Advanced Navigation will become the first Australian company to deploy technology to the moon, in a new bid set to “take all the risk out” of future landings.
Xavier Orr from Advanced Navigation said the company had miniaturised new technologies, which have the capacity to improve moon landing capabilities and better manage the risks involved.
The technology uses low-powered laser sensors to determine objects relative to spacecraft—like the moon— and will be integrated in future rocket launches.
“We’re really fortunate to be the first Australian company landing on the moon,” Orr said.
“Typically in the movies when you you see a moon landing in the control centre, everyone will be gritting their teeth because it’s quite a risky exercise.
“Our technology takes all the risk out of it… It can see through dust and atmospheric problems on the moon and you can have a really reliable land.”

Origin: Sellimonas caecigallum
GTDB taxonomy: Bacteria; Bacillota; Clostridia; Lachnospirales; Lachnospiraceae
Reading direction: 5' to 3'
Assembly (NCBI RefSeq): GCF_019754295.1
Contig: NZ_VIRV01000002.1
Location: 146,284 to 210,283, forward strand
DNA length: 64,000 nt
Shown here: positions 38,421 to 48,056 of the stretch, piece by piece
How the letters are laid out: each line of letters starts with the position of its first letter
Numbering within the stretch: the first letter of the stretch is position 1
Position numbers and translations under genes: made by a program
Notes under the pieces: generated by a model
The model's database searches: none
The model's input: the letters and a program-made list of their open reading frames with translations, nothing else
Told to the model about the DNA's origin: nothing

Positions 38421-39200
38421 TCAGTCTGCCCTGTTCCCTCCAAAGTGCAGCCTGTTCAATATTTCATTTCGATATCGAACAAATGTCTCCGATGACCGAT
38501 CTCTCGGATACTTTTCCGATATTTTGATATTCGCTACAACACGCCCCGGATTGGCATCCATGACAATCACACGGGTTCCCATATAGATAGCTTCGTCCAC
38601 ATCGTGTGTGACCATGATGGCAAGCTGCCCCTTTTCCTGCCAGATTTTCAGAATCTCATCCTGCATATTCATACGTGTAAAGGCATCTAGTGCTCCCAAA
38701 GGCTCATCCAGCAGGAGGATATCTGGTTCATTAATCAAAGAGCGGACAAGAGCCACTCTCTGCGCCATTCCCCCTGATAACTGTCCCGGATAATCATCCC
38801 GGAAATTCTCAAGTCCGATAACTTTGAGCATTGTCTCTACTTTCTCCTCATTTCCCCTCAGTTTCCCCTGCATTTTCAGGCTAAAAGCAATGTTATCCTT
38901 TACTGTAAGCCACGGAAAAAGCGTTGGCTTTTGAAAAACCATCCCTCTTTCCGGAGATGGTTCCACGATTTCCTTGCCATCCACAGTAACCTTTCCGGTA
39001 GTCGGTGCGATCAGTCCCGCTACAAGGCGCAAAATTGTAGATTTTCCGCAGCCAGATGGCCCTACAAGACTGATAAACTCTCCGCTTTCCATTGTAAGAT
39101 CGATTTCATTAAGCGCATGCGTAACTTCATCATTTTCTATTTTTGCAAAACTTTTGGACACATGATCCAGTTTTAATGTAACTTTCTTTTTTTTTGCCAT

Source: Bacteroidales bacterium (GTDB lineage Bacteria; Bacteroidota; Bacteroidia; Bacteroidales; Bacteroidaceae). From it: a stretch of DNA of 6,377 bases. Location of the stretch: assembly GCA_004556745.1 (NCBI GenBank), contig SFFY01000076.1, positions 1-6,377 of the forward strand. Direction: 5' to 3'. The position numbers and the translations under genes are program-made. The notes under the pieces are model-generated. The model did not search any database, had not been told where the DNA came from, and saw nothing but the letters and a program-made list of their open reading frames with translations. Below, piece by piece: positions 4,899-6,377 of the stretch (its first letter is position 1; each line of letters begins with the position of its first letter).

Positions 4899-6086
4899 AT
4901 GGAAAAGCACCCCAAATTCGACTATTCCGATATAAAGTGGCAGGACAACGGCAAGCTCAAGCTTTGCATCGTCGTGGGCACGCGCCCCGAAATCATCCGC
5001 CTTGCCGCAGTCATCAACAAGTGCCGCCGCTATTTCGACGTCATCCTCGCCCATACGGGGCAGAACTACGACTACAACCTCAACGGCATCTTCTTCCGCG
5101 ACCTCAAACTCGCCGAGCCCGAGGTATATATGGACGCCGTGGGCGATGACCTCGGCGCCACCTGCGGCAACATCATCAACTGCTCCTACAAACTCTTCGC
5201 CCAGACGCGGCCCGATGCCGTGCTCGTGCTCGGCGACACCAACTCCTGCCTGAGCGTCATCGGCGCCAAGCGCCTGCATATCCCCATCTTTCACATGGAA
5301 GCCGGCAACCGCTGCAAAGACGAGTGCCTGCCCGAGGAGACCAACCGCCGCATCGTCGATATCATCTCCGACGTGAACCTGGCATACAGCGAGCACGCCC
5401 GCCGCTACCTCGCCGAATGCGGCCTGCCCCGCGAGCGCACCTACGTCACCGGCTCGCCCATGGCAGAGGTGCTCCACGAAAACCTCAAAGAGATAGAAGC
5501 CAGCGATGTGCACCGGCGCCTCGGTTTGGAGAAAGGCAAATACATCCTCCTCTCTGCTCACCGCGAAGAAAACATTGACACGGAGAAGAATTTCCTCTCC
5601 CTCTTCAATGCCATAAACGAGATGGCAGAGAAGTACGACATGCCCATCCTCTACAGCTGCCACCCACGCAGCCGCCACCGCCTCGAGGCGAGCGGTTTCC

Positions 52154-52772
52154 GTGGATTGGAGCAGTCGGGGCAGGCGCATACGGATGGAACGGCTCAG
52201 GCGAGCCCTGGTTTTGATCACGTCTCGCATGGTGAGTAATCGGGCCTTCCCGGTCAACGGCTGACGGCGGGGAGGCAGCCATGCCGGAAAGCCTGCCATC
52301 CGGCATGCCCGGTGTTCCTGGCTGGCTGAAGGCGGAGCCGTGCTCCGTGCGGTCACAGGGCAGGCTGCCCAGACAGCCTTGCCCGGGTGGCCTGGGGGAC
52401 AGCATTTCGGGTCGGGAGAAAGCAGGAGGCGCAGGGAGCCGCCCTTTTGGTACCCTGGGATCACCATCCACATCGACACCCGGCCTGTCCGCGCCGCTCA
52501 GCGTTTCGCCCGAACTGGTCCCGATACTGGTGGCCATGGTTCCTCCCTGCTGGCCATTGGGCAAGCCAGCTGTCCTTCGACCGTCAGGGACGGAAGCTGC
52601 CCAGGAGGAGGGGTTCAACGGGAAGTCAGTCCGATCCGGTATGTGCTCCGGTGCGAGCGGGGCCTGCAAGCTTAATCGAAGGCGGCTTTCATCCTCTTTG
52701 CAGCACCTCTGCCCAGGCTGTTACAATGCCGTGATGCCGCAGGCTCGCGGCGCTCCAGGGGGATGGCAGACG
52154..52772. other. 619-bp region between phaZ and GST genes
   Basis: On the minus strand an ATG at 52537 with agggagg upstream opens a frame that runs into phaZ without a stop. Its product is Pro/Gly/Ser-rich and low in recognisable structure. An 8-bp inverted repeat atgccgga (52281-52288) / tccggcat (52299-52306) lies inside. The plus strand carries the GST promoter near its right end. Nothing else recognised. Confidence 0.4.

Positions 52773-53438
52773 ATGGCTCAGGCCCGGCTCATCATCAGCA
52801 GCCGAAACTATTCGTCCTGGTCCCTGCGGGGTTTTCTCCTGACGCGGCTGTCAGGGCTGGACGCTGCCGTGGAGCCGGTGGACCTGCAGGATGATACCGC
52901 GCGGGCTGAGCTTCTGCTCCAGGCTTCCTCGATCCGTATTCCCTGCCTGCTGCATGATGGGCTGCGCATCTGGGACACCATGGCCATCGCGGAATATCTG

The technology has caught the eye of US company Intuitive Machines, currently working on contracts with Nasa to fly equipment to the moon.
“We will launch on a Space X Falcon nine rocket — 32 minutes after launch we separate and at that point we are basically shot out of a cannon on our way to the moon,” Intuitive Machines vice president Tim Crain said.
“You could imagine seeing an elementary school built around our first lander with it roped off as a museum exhibit 100 years from now.”
The new system from Advanced Navigation will be phased into Intuitive Machines projects gradually as the technology develops.
Orr said while the technology is set to touch down on the moon for the first time in 2025, it will be used in other applications like aviation in the mean time.
“We’re expecting to see that it’s deployed over the next year in commercial aircraft and then beyond that there’s things like the flying taxi industry,” he said.
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